Don’t be afraid to experiment, you might end up with a different conclusion than you expected. But this only proves that you were sincere in your arguments. There is nothing easier than adjusting the main thesis in the introduction.

After all, the introduction is usually written first (although this is not a binding rule either – many authors set their thesis at the beginning, but write the introduction last), but it is usually edited last.

When you finish writing (the first time)

The key is to eliminate grammar and punctuation errors, typos, and other flaws that will annoy and distract readers (and cost you valuable points in this contest). Read your first “rough” text in the comfort of a chair or couch with a red pen in hand. Cross out (preferably all) errors, mark faulty passages, underline unconvincing arguments, check for continuity and good flow of the text.

Sit at the table and correct the shortcomings. Now, according to classic English university tradition, it’s time for second eyes. Don’t give up on this opportunity, you entered the contest with the goal of winning. And the second eyes of a trial reader will help you spot errors that you might not have noticed (Why are you saying this here? There’s a typo here! Attention, there’s another error here. Are you serious?!).

Go back to the table and correct the text again. It should be fine now. Anyway, read it again. Without mistakes? Then it’s perfect!

Strict rules

With increasing demands for quality student work and intellectual property protection, zero tolerance for plagiarism came to Central Europe as well. It is completely inadmissible to copy (that is, to steal the smallest part of someone else’s work)! It is not only against the rules of this competition, but also against all the rules of academic (and human) decency. Especially in an essay that is meant to demonstrate your capacity for independent and distinctive judgment.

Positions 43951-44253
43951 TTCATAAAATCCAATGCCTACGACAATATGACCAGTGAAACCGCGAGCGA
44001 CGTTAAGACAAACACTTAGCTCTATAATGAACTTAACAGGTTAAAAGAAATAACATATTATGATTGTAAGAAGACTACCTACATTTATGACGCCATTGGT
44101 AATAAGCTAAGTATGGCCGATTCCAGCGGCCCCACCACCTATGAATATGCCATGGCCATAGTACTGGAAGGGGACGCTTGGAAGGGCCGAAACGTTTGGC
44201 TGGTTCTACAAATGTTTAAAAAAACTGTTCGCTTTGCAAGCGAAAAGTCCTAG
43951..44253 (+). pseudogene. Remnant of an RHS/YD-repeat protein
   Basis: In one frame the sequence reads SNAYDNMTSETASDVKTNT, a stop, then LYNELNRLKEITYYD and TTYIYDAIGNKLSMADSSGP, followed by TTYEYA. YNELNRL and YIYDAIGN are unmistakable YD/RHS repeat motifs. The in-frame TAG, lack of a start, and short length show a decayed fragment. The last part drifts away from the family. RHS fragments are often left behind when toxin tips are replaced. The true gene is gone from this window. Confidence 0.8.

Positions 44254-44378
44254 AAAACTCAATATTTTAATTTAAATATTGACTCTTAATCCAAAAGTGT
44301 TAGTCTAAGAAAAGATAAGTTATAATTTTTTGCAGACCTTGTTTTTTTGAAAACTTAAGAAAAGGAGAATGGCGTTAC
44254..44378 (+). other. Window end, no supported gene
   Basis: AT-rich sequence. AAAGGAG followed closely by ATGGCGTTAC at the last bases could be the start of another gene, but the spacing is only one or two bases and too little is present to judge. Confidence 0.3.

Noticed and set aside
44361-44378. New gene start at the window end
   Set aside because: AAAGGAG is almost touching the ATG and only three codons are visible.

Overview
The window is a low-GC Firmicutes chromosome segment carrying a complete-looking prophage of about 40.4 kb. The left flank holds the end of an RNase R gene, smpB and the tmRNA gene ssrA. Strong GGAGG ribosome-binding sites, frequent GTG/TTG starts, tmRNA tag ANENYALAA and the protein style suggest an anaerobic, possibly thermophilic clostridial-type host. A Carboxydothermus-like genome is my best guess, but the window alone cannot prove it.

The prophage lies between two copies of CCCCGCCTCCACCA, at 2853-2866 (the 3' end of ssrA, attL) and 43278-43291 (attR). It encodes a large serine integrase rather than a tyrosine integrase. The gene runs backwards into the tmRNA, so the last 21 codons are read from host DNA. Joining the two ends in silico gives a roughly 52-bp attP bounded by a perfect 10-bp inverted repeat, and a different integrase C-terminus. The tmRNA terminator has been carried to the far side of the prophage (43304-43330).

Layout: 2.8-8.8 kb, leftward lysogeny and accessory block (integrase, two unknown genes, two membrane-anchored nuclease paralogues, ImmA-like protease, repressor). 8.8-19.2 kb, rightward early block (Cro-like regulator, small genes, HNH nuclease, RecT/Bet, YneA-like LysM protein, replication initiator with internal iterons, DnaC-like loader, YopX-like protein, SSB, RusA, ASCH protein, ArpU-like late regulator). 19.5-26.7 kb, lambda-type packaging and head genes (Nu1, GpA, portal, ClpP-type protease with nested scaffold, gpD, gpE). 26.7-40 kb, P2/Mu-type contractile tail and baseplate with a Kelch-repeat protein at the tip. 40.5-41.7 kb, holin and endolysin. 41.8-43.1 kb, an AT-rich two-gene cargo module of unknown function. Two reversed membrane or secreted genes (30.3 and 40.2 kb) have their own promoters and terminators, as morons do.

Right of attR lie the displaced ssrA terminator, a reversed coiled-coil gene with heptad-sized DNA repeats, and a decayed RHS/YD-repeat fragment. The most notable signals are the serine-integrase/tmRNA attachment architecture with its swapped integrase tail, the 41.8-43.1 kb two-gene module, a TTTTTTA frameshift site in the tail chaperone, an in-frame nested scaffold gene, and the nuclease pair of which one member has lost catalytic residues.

Correct work with resources is also part of the assessment. So, if you use, for example, a fact or a set of facts (such as population, data on economic production, etc.), you need to be able to cite it correctly. There is a precisely defined state standard for these purposes. I recommend not using footnotes or references (for such a short text, they will unnecessarily disrupt the flow of the main text), but place them on a separate sheet added to the essay, which will not count towards the total length of the text (and thus will not take up your limited space).

Here are the correct citation formats for each type of source (use both italics and capitals where appropriate):

A)     Quote from the book:

Surname, name. Title of the book. Edition. Place of publication: Publisher’s name, year of publication. Number of pages.

Example: KOSEK, Jiří. Html – tvorba dokonalých stránek: podrobný průvodce. 1. vyd. Praha : Grada, 1998. 291 s.

B)     Journal citation:

Surname, name. The name of the article. Name of the magazine, year of publication, volume, issue, pages from-to.

Example: NOVOTNÝ, Martin. Přistání na Měsíci 1969. National Geographis, 2010, III.ročník, str. 15 – 18.

C)     Internet source citation:

SURNAME, First name (if specified). Page name [online]. Date of publication, date of last revision [cited on]. .

Example: DAVIS, John. Středomořská turistika [online]. 2010, poslední revize 12. 4. 2011 [citováno 27.11. 2011]. <>.

Writing is fun

And that’s really all. We mean, almost. Just two final pieces of advice.

The first one: you’re on your own in this competition. Only five people can win in each category. Talk to your friends about your essay, of course, but don’t forget that in the final assessment, one paper at a time will be discussed and one of the key criteria is originality.

And the second: although you have a lot of studying at school, a lot of friends, sports and other interests, you decided to participate in this competition. Think about it when you feel like putting off writing for another time. A good essay requires time, focus and calmness. Don’t throw away the chance to win just because of cinema, TV or the Internet and postponing your creation to the last minute.